Clan or Commodity
In the Sperrins, Dalradian Gold, a Canadian company, is seeking to open one of the largest gold mines in Europe, located in North of Ireland. At the same time, local communities are resisting.
This work explores the clashing ontologies involved in this environmental conflict, working with techniques of mapping used in geological survey maps as a tool used by extractive industries and the State to mark the landscape as a mineral rich, as a dead resource waiting to be exploited. However, the humans and nonhumans who inhabit the extractive zone are not passive victims. “Submerged perspectives” (Gómez-Barris, 2017) depict different ways of relating to each other, human and non-human and their agency in resisting extractivism.
This contribution aims to challenge the notion of the Sperrins as Terra Nullius, empty wilderness and essentially a sacrifice zone (Klein, 2015), open to the colonising impulses of the extractive industry. The weavings of human and non-human lives involve visuals of Celtic Ogham Stones, Catholic shrines, the Owenkillen River and the GPO, site of resistance to extractivism that speaks of the local community’s understanding that their water is more precious than gold. These are contrasted with maps that demarcate the zones for mineral prospecting licenses (now 25% of Northern Ireland). Lyrics in Irish by local musician Teknopeasant, are layered on top, of special significance because this area was one of the last Irish speaking areas in Northern Ireland.
V’cenza Cirefice is a PhD researcher at NUI Galway. Her research focuses on community resistance to extractivism in the Sperrins, North of Ireland, through a decolonial, feminist political ecology and ecofeminist lens. To V’cenza, artist, activist research is about moving from the illusion of an all seeing, objective researcher to recognise we are embodied, emotional, subjective beings who participate in the research process with the communities we engage with.
Gómez-Barris, M. (2017). The extractive zone: Social ecologies and decolonial perspectives, Duke University Press.
Klein, N. (2015). This changes everything. New York: Simon & Schuster Paperbacks.
To support the resistance in the Sperrins you can:
> Follow the anti-mining groups online: Save Our Sperrins, Greencastle People’s Office, CAMIO, PARK, Love Screen Stop Mining.
> Sign an objection letter and email it to this address email@example.com
This can be done from anywhere in the world and there are almost 40,000 objections to this project!
continue to view Clan or Commodity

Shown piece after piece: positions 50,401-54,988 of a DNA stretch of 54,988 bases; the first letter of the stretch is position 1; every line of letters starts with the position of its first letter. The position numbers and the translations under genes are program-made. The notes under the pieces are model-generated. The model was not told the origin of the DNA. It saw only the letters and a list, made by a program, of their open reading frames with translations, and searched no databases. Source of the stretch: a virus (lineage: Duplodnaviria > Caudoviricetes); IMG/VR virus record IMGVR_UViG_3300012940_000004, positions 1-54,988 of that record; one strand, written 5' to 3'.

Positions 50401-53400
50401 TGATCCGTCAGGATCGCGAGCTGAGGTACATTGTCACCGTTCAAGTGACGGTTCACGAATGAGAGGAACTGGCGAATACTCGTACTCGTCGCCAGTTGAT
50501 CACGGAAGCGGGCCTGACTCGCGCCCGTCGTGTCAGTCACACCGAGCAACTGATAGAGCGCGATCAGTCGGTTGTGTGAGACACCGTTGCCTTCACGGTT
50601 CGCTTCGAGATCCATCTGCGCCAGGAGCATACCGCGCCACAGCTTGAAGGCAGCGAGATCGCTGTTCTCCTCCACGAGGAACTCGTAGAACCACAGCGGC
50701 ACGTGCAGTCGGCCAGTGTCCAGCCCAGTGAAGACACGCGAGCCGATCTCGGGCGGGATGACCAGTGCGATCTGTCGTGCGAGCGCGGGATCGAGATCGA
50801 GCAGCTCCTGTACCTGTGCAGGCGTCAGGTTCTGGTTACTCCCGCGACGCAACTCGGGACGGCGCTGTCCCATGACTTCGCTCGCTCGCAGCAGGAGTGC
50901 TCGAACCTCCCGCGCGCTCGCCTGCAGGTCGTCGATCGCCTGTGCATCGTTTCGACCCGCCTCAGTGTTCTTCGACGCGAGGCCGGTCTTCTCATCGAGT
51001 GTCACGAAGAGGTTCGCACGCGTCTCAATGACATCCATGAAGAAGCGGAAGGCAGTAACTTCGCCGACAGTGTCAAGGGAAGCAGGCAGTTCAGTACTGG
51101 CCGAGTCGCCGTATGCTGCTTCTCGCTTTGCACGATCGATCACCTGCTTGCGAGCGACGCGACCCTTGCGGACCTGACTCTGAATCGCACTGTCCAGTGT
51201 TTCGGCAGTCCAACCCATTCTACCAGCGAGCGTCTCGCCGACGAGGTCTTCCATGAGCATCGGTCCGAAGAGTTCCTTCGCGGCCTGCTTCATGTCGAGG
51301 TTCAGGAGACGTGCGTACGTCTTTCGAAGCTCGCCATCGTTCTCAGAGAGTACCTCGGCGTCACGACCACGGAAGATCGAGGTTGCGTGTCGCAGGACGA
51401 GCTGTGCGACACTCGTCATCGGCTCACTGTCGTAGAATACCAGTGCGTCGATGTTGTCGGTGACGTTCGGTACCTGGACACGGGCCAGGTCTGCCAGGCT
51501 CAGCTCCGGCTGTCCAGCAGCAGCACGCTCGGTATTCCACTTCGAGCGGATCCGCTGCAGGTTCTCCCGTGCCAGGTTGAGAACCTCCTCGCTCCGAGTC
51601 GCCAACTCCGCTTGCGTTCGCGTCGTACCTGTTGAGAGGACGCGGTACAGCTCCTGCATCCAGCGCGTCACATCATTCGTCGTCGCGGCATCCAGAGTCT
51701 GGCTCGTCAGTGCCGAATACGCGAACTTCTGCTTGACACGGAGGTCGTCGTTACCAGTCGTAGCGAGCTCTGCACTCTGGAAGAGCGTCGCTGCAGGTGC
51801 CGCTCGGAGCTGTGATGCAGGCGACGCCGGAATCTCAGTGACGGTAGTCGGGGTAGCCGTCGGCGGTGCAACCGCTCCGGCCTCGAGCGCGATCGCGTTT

The Greencastle People’s Office (GPO)
The GPO has been the site of resistance for over 800 days, a physical occupation of the area that would become a processing plant for the gold mine in the Sperrins. In April 2019, following warnings from the council to remove the caravans, activists responded by placing a caravan in the trees. What other ways of relating to each other exist in the extractive zone? At the GPO there is a culture of care and commoning as locals and their solidarity visitors do more than just resist, they share cups of tea, celebrations, music, stories, strategy and laughter.
The Aghascrebagh Ogham Stone is just a few kilometers from Crocknaboy Hill. The stone is an inscripted burial marker from before 500 AD. Ogham is an early Medieval language from Ireland, also known as the Celtic Tree Alphabet. What other ways of relating to the land, filled with history, ancestors and story exist within the extractive zone? The Irish landscape is full of pre-modern reminders of alternative ways of relating to the land, from fairy trees, fairy forts, dolmens and standing stones. The link to ancestors, the supernatural and the sentient living nonhuman world are never far away; the landscape is social.
The desecration of a Virgin
On top of Crocknaboy hill, close to the GPO, you will find a mass rock and statue of the Virgin Mary. Dating back to the penal laws when Catholics were forced to practice their faith in secret, this monument is a reminder of colonial oppression. Recently in an act of vandalism layered in sectarian and misogynistic meaning the statue was desecrated with the words “whore”. While thick red lines run through maps delineating mineral rich zones; thick red lines run over the Virgin Mary statue marking out a gendered insult. Extractivism is rooted in patriarchy as it actively extracts from, devalues and objectifies both women and nature.
Water is more precious than stone (shot film)
The Owenkillen river weaves its way past the proposed site of the gold mine. Home to rare freshwater pearl mussels, spawning salmon and otters, it’s a Special Area of Conservation. In 2019, local resident and member of Save Our Sperrins, Fidelma O’Kane successfully challenged the Department of Agriculture, Environment and Rural Affairs for granting permission for Dalradian to discharge effluent into the river. In this video the nonhuman agency of the river speaks to us through it’s sound and movement, while the 2D map reduces this area to a dead resource to extract from.
V’cenza invites you to support the resistance in the Sperrins:
Follow the anti-mining groups online: Save Our Sperrins, Greencastle People’s Office, CAMIO, PARK, Love Screen Stop Mining.
Sign an objection letter and email it to this address firstname.lastname@example.org
This can be done from anywhere in the world and there are already 40,000 objections to this project!